The future of marketing automation — when drones are delivering products and virtual goods are as sought-after as physical ones — is in view but remains on the distant horizon. For the foreseeable future, high-tech innovations will continue to draw venture capital with their automated inventions but those innovations will remain far from the actual market.
Instead, the immediate future of marketing automation will be an advancement of what’s already here. Email marketing automation, social media monitoring, lead prioritization and content creation will all see significant improvements in both the products themselves and how the products are used.
Increased Data Capture Across Devices and Platforms.
We already live in the age of big data, but even today’s vast knowledge of consumers’ behavior will pale in comparison to what marketers will know tomorrow. As data becomes the currency of commerce, companies will continue to mine for information. Automation software will let them mine more than just one device or platform.
As data mining applications and techniques advance, companies will collect data on consumers across devices and platforms. A web of information that creates a full picture of consumers will be generated. Companies will know what motivates people, when people take action, where people are and what people are doing.
Of course, learning and cataloging all of these details will be done automatically.
More Mobile Integration Across the Board.
As consumers show an increasing preference for smartphones and tablets, marketing automation tools will integrate even more with mobile devices than they do now. Advancements in data capture and content delivery for mobile devices will be made out of necessity. If the industry doesn’t continue to grow in this area, marketers will lose their ability to reach consumers.
Better Accuracy When Forecasting and Modeling.
Thanks largely to the continued increase in data, marketers’ abilities to forecast and model potential campaigns’ returns on investment will be more accurate. Initial tests will still be needed to confirm campaign predictions, and split testing will remain useful when fine-tuning campaigns. Companies will have a much better idea of what they can expect from a campaign before launching it, however.
Highly Personalized Campaigns and Interactions.
The additional data will also help marketers customize campaigns for individual consumers. Online ads, social media updates, blog posts and emails will all be highly personalized for intended recipients. Materials will be relevant to a recipient’s interests, and they’ll be formatted and delivered in a way that the recipient is likely to respond to and engage with.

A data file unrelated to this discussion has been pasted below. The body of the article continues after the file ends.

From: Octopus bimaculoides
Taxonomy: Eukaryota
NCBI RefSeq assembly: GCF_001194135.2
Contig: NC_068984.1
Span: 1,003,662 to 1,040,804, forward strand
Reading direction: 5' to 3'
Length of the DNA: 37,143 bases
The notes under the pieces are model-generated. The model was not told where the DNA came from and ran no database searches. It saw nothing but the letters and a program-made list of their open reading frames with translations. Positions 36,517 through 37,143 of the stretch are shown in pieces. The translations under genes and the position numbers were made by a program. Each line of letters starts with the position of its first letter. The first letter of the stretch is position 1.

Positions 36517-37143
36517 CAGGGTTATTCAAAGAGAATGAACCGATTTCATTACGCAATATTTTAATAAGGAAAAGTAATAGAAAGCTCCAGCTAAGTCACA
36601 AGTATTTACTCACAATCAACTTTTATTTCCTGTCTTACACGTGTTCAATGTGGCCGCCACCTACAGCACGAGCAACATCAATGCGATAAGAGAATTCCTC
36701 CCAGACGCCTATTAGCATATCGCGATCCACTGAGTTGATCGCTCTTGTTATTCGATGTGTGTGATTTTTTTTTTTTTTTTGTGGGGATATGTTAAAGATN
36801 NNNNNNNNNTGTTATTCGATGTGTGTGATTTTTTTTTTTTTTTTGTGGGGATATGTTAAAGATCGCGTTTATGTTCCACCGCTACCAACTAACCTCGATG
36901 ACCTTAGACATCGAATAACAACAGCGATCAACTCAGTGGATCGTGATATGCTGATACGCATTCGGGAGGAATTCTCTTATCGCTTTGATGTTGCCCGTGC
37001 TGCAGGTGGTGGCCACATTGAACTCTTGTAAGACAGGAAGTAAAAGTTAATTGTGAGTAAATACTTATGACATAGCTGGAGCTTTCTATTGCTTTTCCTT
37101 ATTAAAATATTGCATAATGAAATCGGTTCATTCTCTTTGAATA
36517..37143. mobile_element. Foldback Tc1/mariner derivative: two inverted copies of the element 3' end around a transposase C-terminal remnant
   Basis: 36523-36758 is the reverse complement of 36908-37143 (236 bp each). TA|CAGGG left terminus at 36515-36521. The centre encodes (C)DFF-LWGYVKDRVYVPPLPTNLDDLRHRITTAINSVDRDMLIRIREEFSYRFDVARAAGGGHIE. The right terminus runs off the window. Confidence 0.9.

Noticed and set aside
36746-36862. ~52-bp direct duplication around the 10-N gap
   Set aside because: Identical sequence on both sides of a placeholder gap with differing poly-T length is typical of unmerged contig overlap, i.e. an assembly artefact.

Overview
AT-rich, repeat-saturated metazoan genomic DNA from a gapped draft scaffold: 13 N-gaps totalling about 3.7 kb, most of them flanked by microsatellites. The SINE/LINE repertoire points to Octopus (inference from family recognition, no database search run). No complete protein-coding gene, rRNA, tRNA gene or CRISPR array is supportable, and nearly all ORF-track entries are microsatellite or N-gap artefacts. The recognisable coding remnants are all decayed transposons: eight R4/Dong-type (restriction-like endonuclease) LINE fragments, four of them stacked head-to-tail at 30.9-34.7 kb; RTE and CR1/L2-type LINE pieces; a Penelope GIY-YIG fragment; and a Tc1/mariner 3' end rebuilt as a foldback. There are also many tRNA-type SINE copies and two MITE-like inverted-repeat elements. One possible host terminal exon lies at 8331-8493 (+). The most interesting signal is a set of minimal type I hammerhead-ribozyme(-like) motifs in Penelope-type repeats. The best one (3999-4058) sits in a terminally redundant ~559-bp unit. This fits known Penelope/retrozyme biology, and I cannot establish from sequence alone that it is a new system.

Marketers Will Learn to Better Use Automation Programs.
Perhaps the biggest area of improvement won’t be with marketing automation programs themselves but rather with how well these programs are utilized. Currently, programs are greatly underutilized, with only about 49 percent of companies using marketing automation. Moreover, those that do use software frequently don’t take full advantage of it because they aren’t aware of how to all the features a program has.
In the coming months and years, marketers will become more familiar with the tools their companies do have. As they learn all of the features, they’ll see even better results from automating processes. In turn, more companies will be prompted to also adopt marketing automation techniques.
Still a Place for Real People.
While many marketing processes can be automated, there will always remain a place for real people. Automated programs may be able to interact in a personalized way with consumers, but they can’t provide a truly personal relationship. To do this, marketers will need to become brand ambassadors who connect with targeted leads on another level to close the sale, make sure customers are satisfied and set their company apart from the competition.
Lots of Reports or Great Ideas.
The increase in data and automated processes will produce a two-fold result. Marketers will have a lot more time available to develop and implement campaigns, but they’ll also have a lot more information to sit through. How marketers and their campaigns fare will depend largely on how executives and their teams respond to the increase in time and data.
Those who become bogged down in numbers will find themselves slaving away at reports and endlessly discussing statistics. They’ll develop well-analyze campaigns, but they’ll spend a lot of time doing so. Additionally, these campaigns may miss the mark if they’re solely data-driven and miss that personal touch.
Marketing teams that are able to quickly and efficiently identify and summarize key data points will find themselves with plenty of time to develop campaigns. They’ll have the time needed to create truly unique campaigns that set a company apart and connect with consumers.